Skip to main content

Mexico's ruling party picks woman as presidential candidate

By the CNN Wire Staff
updated 3:39 PM EST, Mon February 6, 2012
Mexican presidential candidate Josefina Vazquez Mota waves during her party's internal election on Sunday.
Mexican presidential candidate Josefina Vazquez Mota waves during her party's internal election on Sunday.
STORY HIGHLIGHTS
  • Josefina Vazquez Mota will compete in the July 1 election
  • Being a woman is a "competitive advantage," she says
  • The former education secretary and congresswoman faces a tough political battle
  • Mexico's president has been mired in a controversial war on drug cartels

Mexico City (CNN) -- Mexico's conservative ruling party has picked a former congresswoman as its nominee for the nation's top job. If she wins, she would become the country's first female president.

Sunday's decision by the National Action Party marks the first time one of Mexico's three major political parties has tapped a woman for the presidential race.

"It opens up the possibility of a very high-profile, close contest," said Mireille Roccatti, a professor at Mexico's Monterrey Institute of Technology and Higher Education.

Vazquez Mota, 51, told CNN en Español last year that her gender gives her an edge.

"To me, being a woman is a very important competitive advantage in my country ... but not only because there are more (female) voters. Because in this country, like in the majority of the world's countries, we have worked hard, we have made an effort, because nobody has given us anything," she said.

She has emphasized her desire to be Mexico's first female president, and pointed to her qualifications for the job.

"I do not want to be president because I am a woman. Being a woman is important, but it's not the most important. I want to be president because we have the talent and the platform and the vision of a Mexico that we want for all Mexicans, not only for a select few," she told CNN en Español.

Before her political career took off, Vazquez Mota studied economics and made a living with self-help lectures and a bestselling book, "God, Please Make Me a Widow: The Challenge of Being Yourself."

She was Mexico's first female secretary of social development when then-President Vicente Fox named her to that Cabinet post in 2000. In 2006, she became the nation's first female education secretary under President Felipe Calderon.

She later served as federal congresswoman for two years before stepping aside in September 2011 to focus on her presidential bid.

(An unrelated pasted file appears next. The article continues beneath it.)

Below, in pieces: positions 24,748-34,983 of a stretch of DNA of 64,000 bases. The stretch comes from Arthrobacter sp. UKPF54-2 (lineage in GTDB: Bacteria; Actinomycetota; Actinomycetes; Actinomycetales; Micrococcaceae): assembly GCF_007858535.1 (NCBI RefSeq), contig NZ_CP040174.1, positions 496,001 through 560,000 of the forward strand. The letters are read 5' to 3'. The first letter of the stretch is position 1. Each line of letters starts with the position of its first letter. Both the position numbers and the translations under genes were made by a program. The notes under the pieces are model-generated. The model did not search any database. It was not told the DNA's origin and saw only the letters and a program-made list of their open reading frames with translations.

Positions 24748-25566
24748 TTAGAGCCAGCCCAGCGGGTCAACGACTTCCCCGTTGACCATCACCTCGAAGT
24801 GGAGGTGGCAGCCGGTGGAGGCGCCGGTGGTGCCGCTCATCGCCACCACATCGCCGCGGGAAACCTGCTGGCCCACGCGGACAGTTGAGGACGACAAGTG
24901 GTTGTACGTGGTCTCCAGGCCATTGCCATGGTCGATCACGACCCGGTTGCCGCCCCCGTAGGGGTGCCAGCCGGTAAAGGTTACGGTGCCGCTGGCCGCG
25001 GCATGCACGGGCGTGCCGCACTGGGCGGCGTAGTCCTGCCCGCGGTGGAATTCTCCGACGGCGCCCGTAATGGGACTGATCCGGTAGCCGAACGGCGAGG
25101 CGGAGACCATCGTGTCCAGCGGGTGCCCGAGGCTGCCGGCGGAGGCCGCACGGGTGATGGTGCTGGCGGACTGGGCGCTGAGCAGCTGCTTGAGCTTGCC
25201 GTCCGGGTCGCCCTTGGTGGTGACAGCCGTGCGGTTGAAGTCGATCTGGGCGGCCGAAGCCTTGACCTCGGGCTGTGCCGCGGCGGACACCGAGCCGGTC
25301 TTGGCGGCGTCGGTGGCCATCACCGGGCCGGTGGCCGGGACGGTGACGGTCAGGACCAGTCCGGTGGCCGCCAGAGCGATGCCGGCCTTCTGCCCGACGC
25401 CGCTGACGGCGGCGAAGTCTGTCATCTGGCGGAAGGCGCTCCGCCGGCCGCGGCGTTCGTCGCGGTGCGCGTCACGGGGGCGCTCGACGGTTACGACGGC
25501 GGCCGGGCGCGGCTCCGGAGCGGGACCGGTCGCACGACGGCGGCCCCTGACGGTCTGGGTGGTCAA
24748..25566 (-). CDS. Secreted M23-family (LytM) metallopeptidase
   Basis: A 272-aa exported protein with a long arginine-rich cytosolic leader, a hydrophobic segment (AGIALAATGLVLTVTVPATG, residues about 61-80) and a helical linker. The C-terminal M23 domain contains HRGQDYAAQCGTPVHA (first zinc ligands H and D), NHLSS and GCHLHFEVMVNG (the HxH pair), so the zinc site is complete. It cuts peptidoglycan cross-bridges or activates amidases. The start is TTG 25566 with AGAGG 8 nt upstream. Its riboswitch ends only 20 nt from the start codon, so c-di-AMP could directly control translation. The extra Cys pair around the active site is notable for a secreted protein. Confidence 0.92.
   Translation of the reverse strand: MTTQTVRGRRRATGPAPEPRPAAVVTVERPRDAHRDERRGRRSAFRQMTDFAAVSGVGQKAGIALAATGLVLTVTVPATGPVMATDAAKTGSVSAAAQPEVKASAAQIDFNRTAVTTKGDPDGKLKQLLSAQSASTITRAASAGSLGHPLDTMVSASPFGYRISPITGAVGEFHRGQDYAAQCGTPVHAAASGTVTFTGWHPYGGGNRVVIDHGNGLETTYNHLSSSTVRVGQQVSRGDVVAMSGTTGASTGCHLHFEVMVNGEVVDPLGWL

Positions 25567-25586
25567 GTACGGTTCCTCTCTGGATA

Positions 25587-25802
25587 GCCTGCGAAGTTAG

Vazquez Mota told supporters Sunday that she is confident and ready to face off against Enrique Pena Nieto, whose Institutional Revolutionary Party ruled Mexico for seven decades, until 2000.

"Today the internal strife ends and we will start a new path to defeat the true adversary of Mexico, who represents authoritarianism and the worst of antidemocratic practices," Vazquez Mota said.

But with a controversial drug war raging and a sluggish economy, the former congresswoman faces a tough political battle leading up to the July 1 presidential election.

"Congratulations and welcome to the democratic contest @JosefinaVM. Let it be for the good of Mexico," Pena Nieto said in a tweet directed at Vazquez Mota after the National Action Party selected her on Sunday.

"Thank you. Let it be for the citizens," Vazquez Mota replied.

Pena Nieto, the former governor of Mexico's most populous state, is leading in polls, but he isn't her only opponent. Andres Manuel Lopez Obrador, a former mayor of Mexico City who lost the presidency in a disputed vote in 2006, is vying for the job once again as a candidate for the leftist Democratic Revolution Party.

In a January poll by Mexico's Consulta Mitofsky, 41 percent of voters backed Pena Nieto, 23 percent supported Vazquez Mota and 18 percent supported Lopez Obrador. But 18 percent of those polled hadn't made up their minds. The survey of 1,000 voters had a margin of error of 3.1 percentage points.

Calderon, who won the presidency in 2006, has been mired in a controversial war on drug cartels in which more than 47,000 people have been killed since he took office, according to Mexican government statistics.

By law, he cannot run again.

Vazquez Mota said Sunday that she is grateful to Calderon for his leadership.

"With valor and decisiveness he has faced organized crime and has worked tirelessly for the security of our families. ... I am proud of what he has built for Mexico, and the best way to demonstrate my loyalty will be to become the first female president of Mexico on July 1," she said.

CNNMexico.com's Tania Montalvo and Lizbeth Padilla and CNN's Catherine E. Shoichet, Mario Gonzalez, Rey Rodriguez, Krupskaia Alis and Lucia Navarro contributed to this report.

ADVERTISEMENT
ADVERTISEMENT